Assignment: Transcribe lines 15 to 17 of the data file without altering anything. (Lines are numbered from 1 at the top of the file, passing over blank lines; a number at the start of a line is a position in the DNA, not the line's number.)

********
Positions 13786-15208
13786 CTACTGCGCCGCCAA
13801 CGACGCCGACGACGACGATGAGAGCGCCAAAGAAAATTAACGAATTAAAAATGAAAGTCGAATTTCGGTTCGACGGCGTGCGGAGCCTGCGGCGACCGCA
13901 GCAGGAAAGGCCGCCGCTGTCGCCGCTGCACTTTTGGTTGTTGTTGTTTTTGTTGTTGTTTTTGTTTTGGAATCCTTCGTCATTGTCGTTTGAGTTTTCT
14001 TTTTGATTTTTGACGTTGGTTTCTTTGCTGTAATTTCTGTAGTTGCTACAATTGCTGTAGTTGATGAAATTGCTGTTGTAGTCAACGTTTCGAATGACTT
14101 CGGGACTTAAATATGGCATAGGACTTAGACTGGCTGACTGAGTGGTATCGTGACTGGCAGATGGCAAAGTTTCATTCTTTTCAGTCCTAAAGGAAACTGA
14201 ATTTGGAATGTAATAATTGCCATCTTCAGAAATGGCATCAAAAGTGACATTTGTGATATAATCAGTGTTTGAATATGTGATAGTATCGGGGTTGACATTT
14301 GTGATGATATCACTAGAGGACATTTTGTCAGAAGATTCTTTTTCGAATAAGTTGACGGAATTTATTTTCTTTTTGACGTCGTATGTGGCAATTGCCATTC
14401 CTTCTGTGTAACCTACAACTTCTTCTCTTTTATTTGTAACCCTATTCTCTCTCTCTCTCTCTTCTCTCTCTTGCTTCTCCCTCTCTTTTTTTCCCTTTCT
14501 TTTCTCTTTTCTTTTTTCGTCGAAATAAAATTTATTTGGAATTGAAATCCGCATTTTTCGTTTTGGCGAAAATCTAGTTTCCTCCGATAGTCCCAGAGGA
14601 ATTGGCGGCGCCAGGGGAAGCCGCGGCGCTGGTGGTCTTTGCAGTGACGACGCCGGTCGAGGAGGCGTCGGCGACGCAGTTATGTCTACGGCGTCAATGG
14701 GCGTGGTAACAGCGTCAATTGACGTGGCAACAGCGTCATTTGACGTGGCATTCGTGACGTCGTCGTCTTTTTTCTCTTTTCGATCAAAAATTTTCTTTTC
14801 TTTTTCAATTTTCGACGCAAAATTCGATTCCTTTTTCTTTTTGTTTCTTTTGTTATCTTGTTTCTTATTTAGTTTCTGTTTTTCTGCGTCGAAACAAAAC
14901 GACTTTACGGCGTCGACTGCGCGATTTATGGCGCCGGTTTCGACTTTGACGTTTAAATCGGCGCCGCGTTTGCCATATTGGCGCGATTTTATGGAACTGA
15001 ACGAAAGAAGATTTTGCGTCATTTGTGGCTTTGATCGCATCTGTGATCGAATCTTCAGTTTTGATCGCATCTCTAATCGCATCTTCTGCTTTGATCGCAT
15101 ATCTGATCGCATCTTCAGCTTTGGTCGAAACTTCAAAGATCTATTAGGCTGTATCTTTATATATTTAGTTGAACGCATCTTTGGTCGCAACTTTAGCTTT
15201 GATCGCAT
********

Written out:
15001 ACGAAAGAAGATTTTGCGTCATTTGTGGCTTTGATCGCATCTGTGATCGAATCTTCAGTTTTGATCGCATCTCTAATCGCATCTTCTGCTTTGATCGCAT
15101 ATCTGATCGCATCTTCAGCTTTGGTCGAAACTTCAAAGATCTATTAGGCTGTATCTTTATATATTTAGTTGAACGCATCTTTGGTCGCAACTTTAGCTTT
15201 GATCGCAT